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Photosynthesis

Photosynthesis

Plants make their food through a process called Photosynthesis.

Photosynthesis is a chemical process that occurs in every green plant. Plants produce glucose during photosynthesis.

Photosynthesis takes place mostly in the plant's leaves. Sunlight, chlorophyll, water and carbon dioxide are needed for Photosynthesis.

Plants take energy from the sun. Light energy is consumed by a green substance called chlorophyl, during Photosynthesis. Chloroplasts are mainly found in the leaves.

During the day, the rate of photosynthesis is sufficiently high.

The leaf tissues are adapted for efficient gas exchange and photosynthesis..

The broad green leaves of plants provide a large surface area for maximum absorption of light.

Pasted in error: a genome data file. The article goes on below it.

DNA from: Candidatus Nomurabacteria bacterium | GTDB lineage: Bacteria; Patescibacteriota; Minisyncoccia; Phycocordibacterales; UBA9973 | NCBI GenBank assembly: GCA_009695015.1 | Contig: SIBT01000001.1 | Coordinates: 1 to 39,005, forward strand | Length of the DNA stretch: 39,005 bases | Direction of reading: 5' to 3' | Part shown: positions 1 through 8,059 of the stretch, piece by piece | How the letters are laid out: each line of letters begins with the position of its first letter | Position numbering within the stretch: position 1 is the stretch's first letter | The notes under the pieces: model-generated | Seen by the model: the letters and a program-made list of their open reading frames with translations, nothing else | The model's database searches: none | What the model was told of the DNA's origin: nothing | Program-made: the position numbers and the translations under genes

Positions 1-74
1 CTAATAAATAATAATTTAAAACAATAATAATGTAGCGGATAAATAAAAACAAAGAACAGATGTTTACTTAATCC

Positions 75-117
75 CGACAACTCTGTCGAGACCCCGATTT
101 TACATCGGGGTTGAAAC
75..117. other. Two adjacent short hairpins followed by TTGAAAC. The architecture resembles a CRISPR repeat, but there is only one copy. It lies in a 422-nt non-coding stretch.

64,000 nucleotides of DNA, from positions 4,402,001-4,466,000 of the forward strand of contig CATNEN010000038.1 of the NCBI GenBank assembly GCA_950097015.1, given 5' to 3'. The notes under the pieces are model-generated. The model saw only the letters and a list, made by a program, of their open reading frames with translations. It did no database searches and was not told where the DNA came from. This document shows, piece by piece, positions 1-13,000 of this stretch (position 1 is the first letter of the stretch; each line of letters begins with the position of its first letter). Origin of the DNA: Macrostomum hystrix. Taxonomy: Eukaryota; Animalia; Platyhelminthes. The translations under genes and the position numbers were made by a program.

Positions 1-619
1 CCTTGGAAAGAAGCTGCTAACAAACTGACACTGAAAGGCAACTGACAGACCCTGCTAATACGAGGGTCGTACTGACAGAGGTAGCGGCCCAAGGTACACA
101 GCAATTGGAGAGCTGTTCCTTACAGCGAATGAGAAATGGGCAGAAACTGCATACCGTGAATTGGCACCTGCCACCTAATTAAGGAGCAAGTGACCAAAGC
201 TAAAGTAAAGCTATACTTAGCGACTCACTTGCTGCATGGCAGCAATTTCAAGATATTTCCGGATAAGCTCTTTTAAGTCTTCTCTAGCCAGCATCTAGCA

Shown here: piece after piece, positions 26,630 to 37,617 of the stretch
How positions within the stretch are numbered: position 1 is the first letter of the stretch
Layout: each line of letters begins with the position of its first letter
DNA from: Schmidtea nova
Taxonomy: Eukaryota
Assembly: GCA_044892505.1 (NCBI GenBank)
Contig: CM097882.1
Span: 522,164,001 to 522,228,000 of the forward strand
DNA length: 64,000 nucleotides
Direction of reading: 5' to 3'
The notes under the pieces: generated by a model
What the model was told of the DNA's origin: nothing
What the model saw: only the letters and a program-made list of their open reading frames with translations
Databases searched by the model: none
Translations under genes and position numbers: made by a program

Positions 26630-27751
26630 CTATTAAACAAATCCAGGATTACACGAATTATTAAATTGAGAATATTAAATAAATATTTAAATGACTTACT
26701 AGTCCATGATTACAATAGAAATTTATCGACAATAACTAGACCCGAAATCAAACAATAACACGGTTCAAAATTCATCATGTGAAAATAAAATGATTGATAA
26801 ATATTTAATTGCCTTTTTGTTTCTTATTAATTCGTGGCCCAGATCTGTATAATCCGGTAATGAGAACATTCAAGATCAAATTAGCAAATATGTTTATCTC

Plants absorb minerals from the soil through their roots.

Plants need to take up water and minerals from the soil and transport them to the leaves for photosynthesis. Xylem transports water and minerals from the roots to the shoots and leaves.

Water enters the root hair cells by osmosis. Root hair cells have large surface area for absorbing water and mineral ions.

Root cells have thin walls that reduces the distance for water transfer in osmosis.

Mineral ions can be absorbed through the hairs of the root cells.

The factor that limits photosynthesis

The amount of photosynthesis may be affected by low temperature, shortage of carbon dioxide and shortage of light.

The rate of photosynthesis also affects by the amount of chlorophyll .

Increasing the light intensity increases the rate of photosynthesis.

As the concentration of carbon dioxide increases, the rate of phosynthesis increases.

An increase in temperatures in greenhouses increase the rate of photosynthesis.

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